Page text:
I, too, remember where I was, and what I was doing, as I heard the news for the first time. I was a travel agent at the time, and the first I knew of the events of "Nine-Eleven" was when a customer called to say that he'd heard there'd been an accident, a plane crash into one of the Twin Towers, and he wondered if and how it would affect his plans for the night flight to LaGuardia airport. One half of my brain prayed that, assuming it was true, it had indeed been an accident, whilst the other half, the cynical half, screamed terrorism. Twenty minutes later, the world and I knew for sure.
Ten years later, ceremonies have taken place all over the world to commemorate the shocking events of the day that changed the world. Ten years later, New York City can stand and watch as the site is rebuilt from the ashes, the Pentagon once again has five walls, and a scarred field in Pennsylvania where heroes came to rest, is once again nothing more than just that. Only one thing remains the same: thousands upon thousands of people are left grieving with nothing but memories of loved ones.
Three thousand people lost their lives that day. Office workers, airline passengers, members of all the Emergency Services, bystanders watching the world change before their very eyes. America as a nation lost something else that day too: its innocence. The realisation that there are people out there whose very own lives mean less to them than the cause they purportedly stand for was a problem, a distant news item, that, until that day, was safely thousands of miles away in the Middle East and Asia. On that fateful day, mass terror, suicide terror, hit the streets of two of the most famous cities in the world. Four years later it hit the streets of London too.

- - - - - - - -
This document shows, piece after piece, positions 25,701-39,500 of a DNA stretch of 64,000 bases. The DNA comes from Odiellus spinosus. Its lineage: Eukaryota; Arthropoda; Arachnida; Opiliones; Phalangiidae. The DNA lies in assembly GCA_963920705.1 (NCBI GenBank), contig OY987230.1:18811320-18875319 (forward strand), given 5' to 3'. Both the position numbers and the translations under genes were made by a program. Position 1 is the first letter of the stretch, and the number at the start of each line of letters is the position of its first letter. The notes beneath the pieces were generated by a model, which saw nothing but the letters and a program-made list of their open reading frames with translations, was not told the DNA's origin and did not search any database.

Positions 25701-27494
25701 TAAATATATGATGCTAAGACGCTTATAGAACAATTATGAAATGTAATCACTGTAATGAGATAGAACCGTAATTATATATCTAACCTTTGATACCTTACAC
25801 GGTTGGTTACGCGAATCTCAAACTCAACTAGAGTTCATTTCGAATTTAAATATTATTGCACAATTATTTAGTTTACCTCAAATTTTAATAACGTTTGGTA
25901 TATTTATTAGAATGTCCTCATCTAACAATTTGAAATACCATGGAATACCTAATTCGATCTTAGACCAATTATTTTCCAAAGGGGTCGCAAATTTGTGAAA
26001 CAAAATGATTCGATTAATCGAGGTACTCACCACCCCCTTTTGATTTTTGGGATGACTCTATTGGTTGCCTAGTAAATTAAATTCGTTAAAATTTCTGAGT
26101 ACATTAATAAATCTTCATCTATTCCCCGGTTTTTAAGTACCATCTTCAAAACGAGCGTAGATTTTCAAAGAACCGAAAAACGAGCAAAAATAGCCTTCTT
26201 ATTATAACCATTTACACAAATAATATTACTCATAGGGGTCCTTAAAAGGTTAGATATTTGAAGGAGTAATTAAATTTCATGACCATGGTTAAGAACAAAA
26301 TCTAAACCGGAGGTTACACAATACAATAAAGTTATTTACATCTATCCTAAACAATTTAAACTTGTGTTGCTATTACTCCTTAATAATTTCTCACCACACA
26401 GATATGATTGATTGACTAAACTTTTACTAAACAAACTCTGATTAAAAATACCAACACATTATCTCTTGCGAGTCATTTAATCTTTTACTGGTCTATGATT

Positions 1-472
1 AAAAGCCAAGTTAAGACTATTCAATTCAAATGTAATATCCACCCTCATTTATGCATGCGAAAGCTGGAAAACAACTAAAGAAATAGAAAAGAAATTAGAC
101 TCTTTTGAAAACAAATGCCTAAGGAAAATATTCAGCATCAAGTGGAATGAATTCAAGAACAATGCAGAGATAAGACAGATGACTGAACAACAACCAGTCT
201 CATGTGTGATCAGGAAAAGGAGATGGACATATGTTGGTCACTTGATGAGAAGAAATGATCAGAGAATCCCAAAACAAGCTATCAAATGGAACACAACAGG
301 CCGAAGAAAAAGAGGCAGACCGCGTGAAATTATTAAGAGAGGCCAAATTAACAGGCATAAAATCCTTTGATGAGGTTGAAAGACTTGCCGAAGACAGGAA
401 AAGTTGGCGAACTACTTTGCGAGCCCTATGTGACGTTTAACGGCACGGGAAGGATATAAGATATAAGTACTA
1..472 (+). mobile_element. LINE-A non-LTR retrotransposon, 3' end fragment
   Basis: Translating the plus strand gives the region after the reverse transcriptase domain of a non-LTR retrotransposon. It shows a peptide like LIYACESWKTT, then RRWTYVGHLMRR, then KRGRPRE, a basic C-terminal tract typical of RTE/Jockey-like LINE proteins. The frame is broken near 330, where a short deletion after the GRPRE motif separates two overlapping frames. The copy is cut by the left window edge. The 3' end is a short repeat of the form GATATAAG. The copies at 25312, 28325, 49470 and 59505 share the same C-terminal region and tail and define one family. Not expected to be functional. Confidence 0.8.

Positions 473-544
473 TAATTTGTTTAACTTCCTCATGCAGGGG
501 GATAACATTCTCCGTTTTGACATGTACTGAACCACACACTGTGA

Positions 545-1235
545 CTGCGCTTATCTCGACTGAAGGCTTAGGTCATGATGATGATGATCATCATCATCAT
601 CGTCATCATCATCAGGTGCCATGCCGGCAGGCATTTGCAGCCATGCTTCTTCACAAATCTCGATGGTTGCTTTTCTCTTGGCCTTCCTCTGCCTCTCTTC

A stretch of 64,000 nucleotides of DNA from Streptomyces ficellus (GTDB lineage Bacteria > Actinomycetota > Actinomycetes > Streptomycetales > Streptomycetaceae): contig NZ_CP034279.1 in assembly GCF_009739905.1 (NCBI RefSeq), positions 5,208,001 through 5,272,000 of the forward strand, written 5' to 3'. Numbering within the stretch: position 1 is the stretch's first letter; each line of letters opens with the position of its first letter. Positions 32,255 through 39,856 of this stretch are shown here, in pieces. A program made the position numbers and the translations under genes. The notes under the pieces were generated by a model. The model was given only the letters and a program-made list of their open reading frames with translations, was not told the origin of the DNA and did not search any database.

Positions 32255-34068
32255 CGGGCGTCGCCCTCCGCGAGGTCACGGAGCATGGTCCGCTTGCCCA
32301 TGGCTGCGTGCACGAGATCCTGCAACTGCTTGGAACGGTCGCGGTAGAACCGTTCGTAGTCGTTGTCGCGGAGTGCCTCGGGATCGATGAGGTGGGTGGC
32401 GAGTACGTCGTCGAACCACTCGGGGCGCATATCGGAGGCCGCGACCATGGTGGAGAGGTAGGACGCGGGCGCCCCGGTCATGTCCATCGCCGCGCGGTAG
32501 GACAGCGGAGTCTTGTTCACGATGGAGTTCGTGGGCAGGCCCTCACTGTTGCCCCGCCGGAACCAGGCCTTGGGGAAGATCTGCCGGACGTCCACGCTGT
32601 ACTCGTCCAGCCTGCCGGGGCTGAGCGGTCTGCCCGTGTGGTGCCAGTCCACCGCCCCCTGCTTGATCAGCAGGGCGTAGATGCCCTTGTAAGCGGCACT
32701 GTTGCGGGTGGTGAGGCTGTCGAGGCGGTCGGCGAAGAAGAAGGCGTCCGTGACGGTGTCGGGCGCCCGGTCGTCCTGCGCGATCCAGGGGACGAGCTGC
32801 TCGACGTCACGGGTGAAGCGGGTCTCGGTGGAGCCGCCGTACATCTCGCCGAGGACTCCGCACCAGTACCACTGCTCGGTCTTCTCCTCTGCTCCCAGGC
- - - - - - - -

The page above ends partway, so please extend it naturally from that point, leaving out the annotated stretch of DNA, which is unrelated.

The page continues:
That terror had a cause, has a cause. They want to change the world. They want a world that adheres to their rules, their beliefs, their dictum. It is a world that our minds cannot comprehend and cannot allow. It is a world that we're fighting against, and must keep doing.
Since that day, the day the world changed forever, everything has changed, and yet nothing has. This morning, as I thought back to the horrors in America, as the pictures replayed over and over again on television, as one caller after another on the radio recalled where they were and what they were doing, I took one of my children to play football. Yesterday was spent with family and friends, tomorrow the kids go back to school. Life goes on, much as it was before. Airport security may be tighter than ever before, we may all be a little more aware of our surroundings, a little less innocent, but life goes on, much as it was before.
Since the day that everything changed, nothing's changed.
And that's our victory.